After Action Review (AAR) – Part 1

Fire Communication
Page Last Modified / Reviewed: 
Mar 2022

How to Conduct an Effective After Action Review (AAR)

An AAR is a professional discussion of an event. The objective is to identify successes and failures. It is a tool that leaders, teams, crews, and units can use to get maximum learning benefit from every incident or project. It is essential for wildland firefighters to learn from mistakes and to capitalize on successes. It is considered a valuable tool in high-risk professions, where the smallest mistakes can lead to disastrous results. An AAR is not a critique and not a forum to assign blame. It is an open, honest, and professional discussion for purposes of improvement.

Once you (the leader/facilitator) have demonstrated that the AAR works and that it will be part of your team's standard operating procedures, the discussion will become more open. Finding out what they did is not nearly as important as why they did it. Good active listening skills are essential. Do not immediately try to solve or correct the issue, but let it play out. Try to get to the root of the issue. The leader must be a part of the AAR and will have to accept criticism. This is important because the team will be looking for affirmation of the AAR process.

  •  An AAR is performed as immediately after the event as possible by the personnel involved.
  • The leader’s role is to ensure skilled facilitation of the AAR.
  • Reinforce that respectful disagreement is okay. Keep focused on the what, not the who.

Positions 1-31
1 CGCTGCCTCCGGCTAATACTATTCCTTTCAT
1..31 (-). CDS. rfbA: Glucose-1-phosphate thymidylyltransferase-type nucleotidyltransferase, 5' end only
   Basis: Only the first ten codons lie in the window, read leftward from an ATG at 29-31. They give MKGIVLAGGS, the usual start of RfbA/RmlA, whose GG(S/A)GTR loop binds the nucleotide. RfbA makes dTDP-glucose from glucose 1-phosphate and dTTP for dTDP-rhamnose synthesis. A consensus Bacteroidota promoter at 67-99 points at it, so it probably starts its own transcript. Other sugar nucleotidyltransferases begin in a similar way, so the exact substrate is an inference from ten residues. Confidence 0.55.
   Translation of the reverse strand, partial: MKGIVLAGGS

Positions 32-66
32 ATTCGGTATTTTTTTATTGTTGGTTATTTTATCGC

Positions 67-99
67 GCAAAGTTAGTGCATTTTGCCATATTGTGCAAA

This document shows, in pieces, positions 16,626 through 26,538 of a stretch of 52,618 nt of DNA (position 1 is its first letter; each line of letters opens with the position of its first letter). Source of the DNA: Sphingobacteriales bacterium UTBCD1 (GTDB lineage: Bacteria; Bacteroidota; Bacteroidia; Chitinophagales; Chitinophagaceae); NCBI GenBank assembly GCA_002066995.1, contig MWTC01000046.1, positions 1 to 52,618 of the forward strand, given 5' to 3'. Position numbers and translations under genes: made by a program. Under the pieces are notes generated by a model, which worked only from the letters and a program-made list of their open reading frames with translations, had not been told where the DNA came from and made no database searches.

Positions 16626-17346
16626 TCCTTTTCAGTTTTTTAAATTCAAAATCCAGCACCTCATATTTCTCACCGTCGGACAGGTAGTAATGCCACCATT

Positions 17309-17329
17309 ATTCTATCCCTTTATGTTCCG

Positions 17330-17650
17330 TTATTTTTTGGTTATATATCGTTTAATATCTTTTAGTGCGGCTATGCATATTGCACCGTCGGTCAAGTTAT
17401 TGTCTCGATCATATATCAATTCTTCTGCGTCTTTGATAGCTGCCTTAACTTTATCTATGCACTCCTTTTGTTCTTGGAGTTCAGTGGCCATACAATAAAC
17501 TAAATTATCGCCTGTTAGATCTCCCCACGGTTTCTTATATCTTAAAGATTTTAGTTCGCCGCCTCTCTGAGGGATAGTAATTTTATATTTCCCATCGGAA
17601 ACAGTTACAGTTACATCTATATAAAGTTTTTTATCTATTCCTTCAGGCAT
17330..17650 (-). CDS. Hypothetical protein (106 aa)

• Make sure everyone participates.
  • Pay attention to time.
  • Establish clear ground rules: encourage candor and openness, all participants have equal ownership, focus on improving performance, and keep all discussions confidential.
  • End the AAR on a positive note.

1. What was planned?

Review the intent of the mission
Desired end state (what does right look like).

2. What actually happened?

Establish the facts
Pool multiple perspectives to build a shared picture of what happened.

3. Why did it happen?

Analysis of cause and effect
Provide progressive refinement for drawing out explanations of what occurred.

4. What are we going to do next time?

Correct weaknesses and sustain strengths
Focus on items you can fix, rather than external forces outside of your control.


Also see: AAR part 2


Additional Resources

Incident Management Situation Report (IMSR)
10 Standard Firefighting Orders, PMS 110 
18 Watch Out Situations, PMS 118
10 & 18 Poster, PMS 110-18
NWCG Incident Response Pocket Guide (IRPG), PMS 461
RT-130, Wildland Fire Safety Training Annual Refresher (WFSTAR)
Interagency Standards for Fire and Fire Aviation Operations (Red Book)
Wildland Fire Lessons Learned Center


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